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It's a Fine Life

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He calls himself Jack again these days, the Artful Dodger left behind in childhood, and he grew up to be quite the dashing rogue. The top hat and tails are long since gone, but in their place are a gentleman's trousers and coat, and if they're a little threadbare along the edges, well, you have to get terribly close to see it.

Oliver has no doubt that his hands are still quick and he could lift a handkerchief without anyone being the wiser, but that's not his bread and butter anymore. He's much more adept at sweet-talking people out of their possessions than lifting them outright.

When Jack passes by the steps of Oliver's offices one cold December morning, Oliver thinks the meeting is chance; after all, they've passed on the street before, tipped their hats at one another and gone on their respective ways. Oliver has never turned Jack in, and Jack has never tried to pick Oliver's pocket. It's a mutually respectful arrangement. But Jack doesn't nod and go on his way this time. As Oliver searches his pocket for the key, Jack hops up the steps two at a time, and suddenly they're face to face for the first time since they were children.

He clears his throat and says, "Jack," first, because otherwise they might've been standing there locked in expectant silence forever.

"Oliver," he replies, his lips twisting up into a grin. "Well look at you."

"I could say the same," he says, but Jack is already reaching out, gripping his shoulders and holding him at arm's length, as though they're merely two old friends who lost touch, when they've always been so much more than that. And perhaps it really is time they moved beyond tipping their hats and nodding their heads and accidentally being in one another's vicinity too often for coincidence.

"Brisk one, isn't it?" says Jack. "Well, I won't keep you. I've just come for one thing."

"And what's that?" says Oliver, leaving off the search for his keys in favour of something much more intriguing.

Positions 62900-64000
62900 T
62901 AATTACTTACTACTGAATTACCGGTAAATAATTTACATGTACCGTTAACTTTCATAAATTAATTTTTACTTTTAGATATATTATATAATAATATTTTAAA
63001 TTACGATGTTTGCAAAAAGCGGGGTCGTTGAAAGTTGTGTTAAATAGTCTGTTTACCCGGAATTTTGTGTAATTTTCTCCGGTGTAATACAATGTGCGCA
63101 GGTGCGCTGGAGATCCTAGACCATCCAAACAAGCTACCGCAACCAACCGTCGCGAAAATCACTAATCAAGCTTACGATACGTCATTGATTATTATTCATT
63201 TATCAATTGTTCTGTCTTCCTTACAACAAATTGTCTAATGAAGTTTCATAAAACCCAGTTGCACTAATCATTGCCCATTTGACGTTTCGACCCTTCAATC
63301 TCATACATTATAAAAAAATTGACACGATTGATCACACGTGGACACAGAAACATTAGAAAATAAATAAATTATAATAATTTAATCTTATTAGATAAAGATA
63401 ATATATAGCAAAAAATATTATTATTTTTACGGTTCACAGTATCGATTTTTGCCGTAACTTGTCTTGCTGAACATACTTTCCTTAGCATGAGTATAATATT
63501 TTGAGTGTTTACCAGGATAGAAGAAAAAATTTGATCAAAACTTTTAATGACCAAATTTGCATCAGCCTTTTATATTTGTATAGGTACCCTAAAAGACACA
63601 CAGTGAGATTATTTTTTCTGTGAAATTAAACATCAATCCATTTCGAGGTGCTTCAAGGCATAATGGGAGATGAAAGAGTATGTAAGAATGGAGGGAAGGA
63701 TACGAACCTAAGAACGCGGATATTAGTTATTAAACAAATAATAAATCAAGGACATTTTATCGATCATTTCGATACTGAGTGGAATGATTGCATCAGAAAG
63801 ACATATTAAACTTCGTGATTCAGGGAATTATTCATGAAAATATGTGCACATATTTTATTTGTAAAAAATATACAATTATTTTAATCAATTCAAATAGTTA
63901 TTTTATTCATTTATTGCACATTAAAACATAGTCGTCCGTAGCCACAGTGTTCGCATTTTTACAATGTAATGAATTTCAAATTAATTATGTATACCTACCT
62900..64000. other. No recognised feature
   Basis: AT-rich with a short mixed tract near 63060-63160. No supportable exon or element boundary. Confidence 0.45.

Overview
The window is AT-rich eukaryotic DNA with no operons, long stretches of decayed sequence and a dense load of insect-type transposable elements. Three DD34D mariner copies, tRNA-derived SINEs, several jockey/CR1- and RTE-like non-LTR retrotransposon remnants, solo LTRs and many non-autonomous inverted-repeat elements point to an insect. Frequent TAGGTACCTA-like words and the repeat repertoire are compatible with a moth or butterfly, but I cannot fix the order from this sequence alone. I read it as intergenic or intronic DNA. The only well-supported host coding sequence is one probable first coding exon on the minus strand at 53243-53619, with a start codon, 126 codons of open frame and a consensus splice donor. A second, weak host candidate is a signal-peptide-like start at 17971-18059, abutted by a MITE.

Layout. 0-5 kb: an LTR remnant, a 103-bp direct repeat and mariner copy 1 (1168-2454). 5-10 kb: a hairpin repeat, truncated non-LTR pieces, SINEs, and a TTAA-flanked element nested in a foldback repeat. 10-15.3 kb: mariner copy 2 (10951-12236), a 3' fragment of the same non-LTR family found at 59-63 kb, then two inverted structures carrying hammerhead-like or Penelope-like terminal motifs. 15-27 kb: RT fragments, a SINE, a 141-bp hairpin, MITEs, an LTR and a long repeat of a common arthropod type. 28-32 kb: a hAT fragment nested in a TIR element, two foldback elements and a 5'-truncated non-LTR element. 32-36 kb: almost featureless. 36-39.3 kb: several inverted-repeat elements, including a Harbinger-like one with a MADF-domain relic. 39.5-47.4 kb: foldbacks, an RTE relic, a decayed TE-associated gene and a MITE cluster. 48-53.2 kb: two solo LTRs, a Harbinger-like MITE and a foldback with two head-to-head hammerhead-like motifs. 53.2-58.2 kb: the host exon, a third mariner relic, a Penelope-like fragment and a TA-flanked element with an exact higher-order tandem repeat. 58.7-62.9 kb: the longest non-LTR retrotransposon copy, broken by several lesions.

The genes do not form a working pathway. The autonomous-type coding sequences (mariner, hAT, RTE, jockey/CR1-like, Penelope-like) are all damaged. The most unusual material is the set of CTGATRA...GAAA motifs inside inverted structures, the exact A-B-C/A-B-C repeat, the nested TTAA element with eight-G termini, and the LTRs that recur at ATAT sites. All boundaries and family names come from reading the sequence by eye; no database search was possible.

Jack opens his coat and roots around an inside pocket for a moment, then says, "Happy Christmas," and sets a pair of silver cufflinks in his palm.

Oliver looks at them for a moment, and almost smiles. "Who've you stolen them from, then?"

"Oh, you wound me," says Jack. "Only the best for you, Oliver."

"I haven't got a gift for you," he admits, and doesn't even considering declining them, stolen or not. "I hadn't thought I'd be seeing you at all."

"An' why would you?" says Jack. "You haven't got any idea where I stay. But not to worry, you can make it up to me."

Oliver doesn't know how he might do that, but he nods his anyway because even if he hasn't got a plan, it's a safe bet the Artful Dodger does.

"May I call on you again?" Jack asks, the phrasing of the request making his intention clear, if also easy for Oliver to pretend he doesn't catch the meaning of if that's what he wants to do. It's both a surprise and the least surprising thing that's happened to Oliver in a very long time.

"Yes," he says after a moment, equally careful, "you may call on me again."

Jack closes Oliver's cold hand around the cufflinks with both of his, holds it there for a moment, then turns and, with a jaunty wave, goes.

When he reaches the end of the street and vanishes down an alley, Oliver quickly checks to see that the brass nameplate - Turnbull and Twist, Barristers - has not mysteriously vanished from the door. It might be his imagination, but it does seem a little loose.